You don’t need to have much space or all the gear – try planting bulbs in old wellies and arranging them down an alleyway. You can cut plastic bottles into makeshift scoops or trowels and use recycled containers as planters!
Wherever possible, using peat-free compost (or even making your own!) is a small measure we can all take to protect our environment this spring. Peatlands are precious spaces for wildlife and they’re a huge store of carbon – protecting them is vital in the fight against climate change
7) Create magical advent windows
Spread some joy from your windows by creating magical silhouettes using tissue paper, sparkles and anything else you have around the house. It’s surprising what a few window decorations can do for morale. Think lights, silhouettes, snow, paper baubles!
You can even team up with others in your neighbourhood to create a Living Advent Calendar and enjoy discovering all the displays together. Get the whole street on board and you could collect donations for a local charity or food bank. If you feel comfortable, why not add a little sign to invite your neighbours to knock for a doorstep mince pie and a chat? Homemade or bought, they will go down a treat.
8) Go carol singing
Bring the holiday spirit to your street and go carolling with a small group. Revive this tradition of the past and show off those hidden talents of yours. Having a sing song and a little boogie is a good way to get those endorphins going! Why not belt out a few Christmas classics with your neighbours to boost community spirit?
9) Enjoy some festive baking
Spread joy this winter with cake by doing some festive baking and sharing it with your community. You could recruit a friend or a loved one to help you and make it a shared task and a nice way to catch up with someone.
We’ve got a range of Christmassy recipes for you to try, from delicious jammy dodger blondies to chocolate orange popcorn bites.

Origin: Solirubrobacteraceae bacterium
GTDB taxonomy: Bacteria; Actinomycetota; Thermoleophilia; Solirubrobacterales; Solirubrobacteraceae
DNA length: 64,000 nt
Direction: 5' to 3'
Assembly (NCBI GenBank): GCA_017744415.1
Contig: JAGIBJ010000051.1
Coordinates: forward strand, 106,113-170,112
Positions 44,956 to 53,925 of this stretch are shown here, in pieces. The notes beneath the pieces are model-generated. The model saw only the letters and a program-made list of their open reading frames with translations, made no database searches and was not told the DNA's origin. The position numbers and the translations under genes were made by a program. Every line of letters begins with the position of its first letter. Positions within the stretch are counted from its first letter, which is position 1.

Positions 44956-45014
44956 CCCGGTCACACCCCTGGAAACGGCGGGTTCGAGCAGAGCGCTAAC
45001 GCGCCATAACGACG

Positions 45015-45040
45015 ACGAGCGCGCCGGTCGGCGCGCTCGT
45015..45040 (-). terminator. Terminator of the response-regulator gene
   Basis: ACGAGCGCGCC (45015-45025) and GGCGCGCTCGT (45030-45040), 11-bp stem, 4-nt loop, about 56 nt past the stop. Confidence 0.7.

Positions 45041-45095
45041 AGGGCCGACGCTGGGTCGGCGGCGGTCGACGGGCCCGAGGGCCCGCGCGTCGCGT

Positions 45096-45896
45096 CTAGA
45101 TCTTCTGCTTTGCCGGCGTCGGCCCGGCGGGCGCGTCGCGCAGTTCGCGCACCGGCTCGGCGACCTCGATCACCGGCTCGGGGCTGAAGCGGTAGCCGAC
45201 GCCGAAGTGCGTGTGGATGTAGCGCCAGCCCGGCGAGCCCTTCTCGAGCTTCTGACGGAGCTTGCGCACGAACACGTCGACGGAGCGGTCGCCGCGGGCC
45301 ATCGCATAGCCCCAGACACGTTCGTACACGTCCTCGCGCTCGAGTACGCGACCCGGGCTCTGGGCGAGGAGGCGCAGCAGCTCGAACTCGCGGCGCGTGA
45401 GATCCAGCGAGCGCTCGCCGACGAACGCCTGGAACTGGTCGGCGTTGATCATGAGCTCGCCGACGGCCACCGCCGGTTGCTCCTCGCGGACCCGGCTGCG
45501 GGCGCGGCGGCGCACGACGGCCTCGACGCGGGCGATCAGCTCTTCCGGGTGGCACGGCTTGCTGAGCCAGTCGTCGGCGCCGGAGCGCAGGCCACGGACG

10) Alternative advent calendars
Advent calendars seem to be increasingly grand and expensive, so why not turn the whole thing around and try an alternative advent calendar instead? Donate an item per day to your local food bank, or do some good deeds.
We’ve put together our favourite small acts of kindness you can do to spread warmth this winter, with some ideas for how to make it fun for the whole family.
People feel under increasing strain over Christmas – they may not be able to see loved ones, or might not feel they have people who care around them. There is lots we can do, simply having a chat and raising a smile with people who live nearby will increase the sense of community spirit, rekindling neighbourliness and could even help to alleviate someone’s lonelinessPeter Stewart, Chief Purpose Officer, Eden Project
Find support for your community
If you’re looking to support your community, start a community initiative or just explore what other communities are doing, we’ve got everything you need to get started. We can help you access extra help and give you ideas for getting started with projects and details of our network on the ground.